A Path of Stars by Anne Sibley O’Brien
Dara has a close relationship with her grandmother, Lok Yeay, who tells her stories about life in Cambodia when she and her brother were growing up. She remembers Cambodia as a place of beauty, filled with moon and star light. Lok Yeay also shared her darker memories of the soldiers coming and hiding in the jungle until they could make their way to Thailand. But when the phone call came and Lok Yeay found out that her brother had died, she stopped telling stories. In fact, she stopped getting out of bed entirely and stopped eating. The entire family was worried. Dara went to the garden and picked a rose and a ripe tomato. Then she put them on a tray along with a photograph of Lok Yeay’s brother and went into the darkness of her grandmother’s room. They shared the tomato and prayed for her brother, and Dara shared a story of the future and going back to visit Cambodia.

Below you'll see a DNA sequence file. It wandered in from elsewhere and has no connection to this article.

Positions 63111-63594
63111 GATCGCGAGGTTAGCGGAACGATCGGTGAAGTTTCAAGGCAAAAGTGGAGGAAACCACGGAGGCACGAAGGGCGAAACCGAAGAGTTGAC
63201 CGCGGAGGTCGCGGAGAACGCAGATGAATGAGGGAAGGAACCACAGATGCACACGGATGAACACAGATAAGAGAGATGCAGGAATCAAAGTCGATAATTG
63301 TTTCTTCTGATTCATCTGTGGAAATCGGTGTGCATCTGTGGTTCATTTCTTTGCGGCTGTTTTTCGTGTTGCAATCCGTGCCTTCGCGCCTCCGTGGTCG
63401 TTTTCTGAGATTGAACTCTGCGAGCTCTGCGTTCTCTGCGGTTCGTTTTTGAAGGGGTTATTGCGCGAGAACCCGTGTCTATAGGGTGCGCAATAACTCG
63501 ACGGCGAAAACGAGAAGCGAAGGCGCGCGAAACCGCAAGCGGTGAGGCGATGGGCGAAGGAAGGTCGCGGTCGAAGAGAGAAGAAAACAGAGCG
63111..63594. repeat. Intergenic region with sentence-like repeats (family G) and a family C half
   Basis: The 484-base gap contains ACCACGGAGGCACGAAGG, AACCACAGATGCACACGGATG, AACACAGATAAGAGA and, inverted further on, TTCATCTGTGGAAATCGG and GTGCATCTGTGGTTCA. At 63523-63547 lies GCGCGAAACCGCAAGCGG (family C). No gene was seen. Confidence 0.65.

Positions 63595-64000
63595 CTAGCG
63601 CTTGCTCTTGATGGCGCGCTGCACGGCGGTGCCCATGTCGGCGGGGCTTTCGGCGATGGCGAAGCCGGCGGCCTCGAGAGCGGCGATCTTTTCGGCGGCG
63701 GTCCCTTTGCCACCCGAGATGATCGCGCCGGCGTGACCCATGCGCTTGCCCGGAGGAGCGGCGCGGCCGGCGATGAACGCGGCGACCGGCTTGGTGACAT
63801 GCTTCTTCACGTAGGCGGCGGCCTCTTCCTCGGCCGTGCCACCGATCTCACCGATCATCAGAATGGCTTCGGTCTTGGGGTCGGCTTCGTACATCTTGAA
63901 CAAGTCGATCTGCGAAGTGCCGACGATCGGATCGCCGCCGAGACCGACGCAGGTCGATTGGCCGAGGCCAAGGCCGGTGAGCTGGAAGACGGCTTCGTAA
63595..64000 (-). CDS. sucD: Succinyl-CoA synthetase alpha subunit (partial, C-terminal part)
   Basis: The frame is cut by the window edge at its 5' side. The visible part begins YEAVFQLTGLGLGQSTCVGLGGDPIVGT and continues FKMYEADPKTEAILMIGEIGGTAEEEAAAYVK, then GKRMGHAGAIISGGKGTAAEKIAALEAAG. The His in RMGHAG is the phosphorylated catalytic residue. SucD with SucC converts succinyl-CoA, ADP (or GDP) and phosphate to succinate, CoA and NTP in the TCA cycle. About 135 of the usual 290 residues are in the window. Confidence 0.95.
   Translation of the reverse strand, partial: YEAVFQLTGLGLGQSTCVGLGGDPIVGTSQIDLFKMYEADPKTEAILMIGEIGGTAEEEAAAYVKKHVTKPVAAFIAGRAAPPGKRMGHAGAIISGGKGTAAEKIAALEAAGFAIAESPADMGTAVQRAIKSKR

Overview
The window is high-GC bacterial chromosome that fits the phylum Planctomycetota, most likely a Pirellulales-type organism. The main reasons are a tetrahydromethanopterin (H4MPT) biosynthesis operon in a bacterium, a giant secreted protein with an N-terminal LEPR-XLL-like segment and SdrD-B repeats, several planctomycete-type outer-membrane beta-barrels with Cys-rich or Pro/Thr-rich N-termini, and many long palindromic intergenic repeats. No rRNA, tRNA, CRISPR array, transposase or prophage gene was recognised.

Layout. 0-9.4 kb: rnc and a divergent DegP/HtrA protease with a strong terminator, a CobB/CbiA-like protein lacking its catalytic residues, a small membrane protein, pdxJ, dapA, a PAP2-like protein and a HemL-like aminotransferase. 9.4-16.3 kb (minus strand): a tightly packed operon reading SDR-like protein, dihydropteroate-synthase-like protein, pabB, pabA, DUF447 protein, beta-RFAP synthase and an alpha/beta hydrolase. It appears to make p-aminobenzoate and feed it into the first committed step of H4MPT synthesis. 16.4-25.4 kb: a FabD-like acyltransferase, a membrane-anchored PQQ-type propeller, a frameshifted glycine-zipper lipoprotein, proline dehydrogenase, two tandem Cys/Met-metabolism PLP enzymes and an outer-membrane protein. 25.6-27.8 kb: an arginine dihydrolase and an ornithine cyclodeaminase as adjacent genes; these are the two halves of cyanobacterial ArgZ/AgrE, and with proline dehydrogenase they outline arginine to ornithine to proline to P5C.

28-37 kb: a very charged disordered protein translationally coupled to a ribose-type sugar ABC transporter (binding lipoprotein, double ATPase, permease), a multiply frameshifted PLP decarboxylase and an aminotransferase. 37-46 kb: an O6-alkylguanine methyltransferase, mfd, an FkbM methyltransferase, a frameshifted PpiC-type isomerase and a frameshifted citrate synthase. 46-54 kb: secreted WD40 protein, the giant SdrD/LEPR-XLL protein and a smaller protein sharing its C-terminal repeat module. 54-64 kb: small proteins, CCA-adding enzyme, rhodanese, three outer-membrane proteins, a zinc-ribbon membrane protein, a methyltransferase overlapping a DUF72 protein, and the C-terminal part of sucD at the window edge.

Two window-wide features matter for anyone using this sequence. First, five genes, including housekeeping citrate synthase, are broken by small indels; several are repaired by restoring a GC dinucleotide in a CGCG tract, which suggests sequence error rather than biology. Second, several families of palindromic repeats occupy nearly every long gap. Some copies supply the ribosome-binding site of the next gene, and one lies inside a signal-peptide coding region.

Commissioned by the Maine Humanities Council, this book reflects the story of a family that survived the Killing Fields in Cambodia and came to Maine afterwards. According to her author’s note, O’Brien did extensive research not only about Cambodia’s history but also about its culture and environment. As a reader, it is clear that she took Cambodia into her heart and showed its beauty. O’Brien focuses on the intergenerational relationships in the family, demonstrating the importance of the grandparent in the Cambodian culture. Additionally, the book is about war, families torn apart, and grieving.
The art in the book is done in oil paints and oil crayon. It has a wonderful jewel-tone and great depth and richness. The illustrations focus on the family relationship, none of them showing the atrocities of war at all.
This is a strong picture book that looks at the Cambodian Americans and the violent history that they fled from. Appropriate for ages 7-9.
Reviewed from copy received from Charlesbridge.